The balance between grace and discipline – or justification by faith and works – is a New Testament tension. Usually, those who emphasize grace point to Paul’s letters. Paul emphasized grace through faith over works-based salvation. This fact is evident especially in Galatians and Romans because there was pressure from some Jewish groups to adhere to the jot and tittle of the Levitical law. Paul also combated many pagan beliefs that emphasized works-based faith to appease pagan gods.
On the other hand, James points out that faith without works is dead (James 2:14-26). If we have true faith, then there will be good works necessarily accompanying our faith. Some would pit Paul against James and exacerbate a conflict that, in my opinion, is not there. When looked at closely, James and Paul are complementary – not contradictory. James would say that the faith which justifies us cannot be based on works – but is evidenced by works. Paul would echo that saving faith is evidenced by the fruit of the Holy Spirit (Galatians 5:13-26). What good is our faith if deeds do not evidence it? Similarly, what good are our deeds if we have no faith?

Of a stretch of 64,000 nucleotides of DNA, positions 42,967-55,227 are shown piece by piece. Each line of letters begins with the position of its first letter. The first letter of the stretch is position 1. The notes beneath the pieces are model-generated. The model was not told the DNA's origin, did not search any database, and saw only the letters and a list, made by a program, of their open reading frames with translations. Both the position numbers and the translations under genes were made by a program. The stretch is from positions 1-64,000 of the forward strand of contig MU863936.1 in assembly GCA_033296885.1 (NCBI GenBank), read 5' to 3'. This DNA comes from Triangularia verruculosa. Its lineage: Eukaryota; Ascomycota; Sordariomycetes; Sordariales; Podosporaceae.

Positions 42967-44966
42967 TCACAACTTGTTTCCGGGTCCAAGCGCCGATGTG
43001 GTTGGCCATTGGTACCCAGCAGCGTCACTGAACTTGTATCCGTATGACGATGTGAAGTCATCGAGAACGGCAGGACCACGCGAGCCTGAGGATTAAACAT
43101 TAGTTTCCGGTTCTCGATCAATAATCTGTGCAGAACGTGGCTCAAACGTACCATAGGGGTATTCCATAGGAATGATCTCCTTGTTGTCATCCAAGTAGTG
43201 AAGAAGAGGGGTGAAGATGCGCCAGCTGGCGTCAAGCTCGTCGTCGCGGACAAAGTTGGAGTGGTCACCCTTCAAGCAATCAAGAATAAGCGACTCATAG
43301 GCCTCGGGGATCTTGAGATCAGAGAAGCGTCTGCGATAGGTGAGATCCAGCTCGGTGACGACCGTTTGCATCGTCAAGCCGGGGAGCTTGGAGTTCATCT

There is danger on either side. To the one end, we have hyper-grace, which does away with any holiness, sanctification, or moral adherence to scriptural principles. On the other extreme is a legalistic framework of earning salvation. Both ultimately lead to what Francis Schaeffer calls “dipping below the line of despair.” Only through complete faith in Jesus are we justified before God and one we are justified; the Holy Spirit enters our lives and begins to work in us to produce fruit and sanctification.